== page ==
Hydrated Cellulose Films

The following article is from The Great Soviet Encyclopedia (1979). It might be outdated or ideologically biased.

Hydrated Cellulose Films


films formed from alkaline solutions of cellulose xanthate (viscose) or produced by saponification of finished cellulose acetate film. Hydrated cellulose films are manufactured in industry mainly from viscose (so-called cellophane) by the cellophane, transparent, or dry methods.

The cellophane method is the most widely used. It consists in the production of viscose and the shaping, finishing, and drying of the film. The shaping and later stages are carried out in the same unit—the film machine. The viscose is fed through a plate filter at a uniform rate into a cast-iron spinneret with a slitlike opening. From the spinneret the viscose passes into the precipitating bath (a mixture of sodium-sulfate and sulfuric-acid solutions), where the film is formed. The film then passes through a series of vessels (vats) in which solutions of various reagents for finishing, dyeing, plasticizing, and washing are circulated. Then it is dried and rolled up in reels.

The transparent method consists in the shaping of the film by means of a pouring attachment. Viscose is applied to the surface of a rotating drum about 3 m in diameter, whose lower part is immersed in a precipitating bath. On emerging from the bath the film is unwound from the drum and processed as in the cellophane method. The transparent method makes possible the production of a film of high transparency, without streaks or lines. Among the disadvantages of this method are low productivity and technical difficulties in making the basic equipment.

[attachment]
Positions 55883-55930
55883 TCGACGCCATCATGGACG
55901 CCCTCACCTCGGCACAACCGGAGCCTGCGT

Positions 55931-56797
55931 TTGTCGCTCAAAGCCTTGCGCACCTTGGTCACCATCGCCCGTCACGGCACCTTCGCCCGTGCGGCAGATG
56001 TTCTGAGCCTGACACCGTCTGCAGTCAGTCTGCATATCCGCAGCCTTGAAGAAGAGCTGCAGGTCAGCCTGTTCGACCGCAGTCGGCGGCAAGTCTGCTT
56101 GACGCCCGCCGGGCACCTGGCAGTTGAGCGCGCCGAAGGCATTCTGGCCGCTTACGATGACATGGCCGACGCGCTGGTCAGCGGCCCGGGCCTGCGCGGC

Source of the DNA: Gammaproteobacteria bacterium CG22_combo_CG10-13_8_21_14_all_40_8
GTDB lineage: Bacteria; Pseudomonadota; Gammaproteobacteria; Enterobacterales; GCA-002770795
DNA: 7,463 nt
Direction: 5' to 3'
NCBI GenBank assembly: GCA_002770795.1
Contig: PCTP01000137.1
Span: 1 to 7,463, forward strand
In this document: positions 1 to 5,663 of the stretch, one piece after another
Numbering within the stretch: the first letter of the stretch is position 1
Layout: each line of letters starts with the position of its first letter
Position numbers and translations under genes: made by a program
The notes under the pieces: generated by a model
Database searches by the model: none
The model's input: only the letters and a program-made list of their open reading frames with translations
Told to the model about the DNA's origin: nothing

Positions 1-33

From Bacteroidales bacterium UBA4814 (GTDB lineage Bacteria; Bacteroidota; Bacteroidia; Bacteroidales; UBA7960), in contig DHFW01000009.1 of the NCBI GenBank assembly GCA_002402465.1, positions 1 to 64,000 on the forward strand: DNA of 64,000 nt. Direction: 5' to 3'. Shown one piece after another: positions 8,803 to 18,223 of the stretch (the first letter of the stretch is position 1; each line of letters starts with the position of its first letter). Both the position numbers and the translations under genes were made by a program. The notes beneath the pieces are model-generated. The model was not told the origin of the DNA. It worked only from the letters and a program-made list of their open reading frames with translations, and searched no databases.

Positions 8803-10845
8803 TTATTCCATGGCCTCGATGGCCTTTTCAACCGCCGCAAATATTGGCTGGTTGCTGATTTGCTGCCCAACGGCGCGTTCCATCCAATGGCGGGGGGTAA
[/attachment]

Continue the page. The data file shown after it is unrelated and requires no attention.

The dry method is also called the two-bath method, because the coagulation of the xanthate is carried out in an air medium, and the saponification takes place in acid solutions or organic solvents. A thin layer of viscose is applied to a rotating drum, where most of the moisture evaporates and the film forms; the film is then dried slightly on the drum for various lengths of time, depending on its thickness, after which it is then saponified, washed with hot water, and dried.

Hydrated cellulose films are nontoxic, have low vapor and moisture permeability, and are highly resistant to the action of fats and microorganisms. Films made by the dry method have excellent elastic properties. When wet their strength drops by 65-70 percent. The properties of hydrated cellulose films made from viscose depend to a great extent on the method of manufacture.

Hydrated cellulose films are modified to produce high water resistance and reduced vapor and moisture permeability. Modification also facilitates the processing of the films by thermal welding and prevents sticking when they are stored in rolls. The methods of modification used are so-called plying-up (the application of another polymer, such as molten polyethylene, to the film) and lacquering (the application of another polymer in the form of a lacquer).

Lacquered hydrated cellulose film is widely used as a packaging material for fatty dairy and meat products, cleaned fruit, confectionery, cigars, and so on. Ordinary film is used for packaging nonfood goods, as well as industrial products.


Kozlov, P. V., and G. I. Braginskii. Khimiia i tekhologiia polimernykh plenok. Moscow, 1965.
Rogovin, Z. A. Osnovy khimii i tekhnologii proizvodstva khimicheskikh volokon, 3rd ed., vol. 1. Moscow, 1964. Page 520.
The Great Soviet Encyclopedia, 3rd Edition (1970-1979). © 2010 The Gale Group, Inc. All rights reserved.
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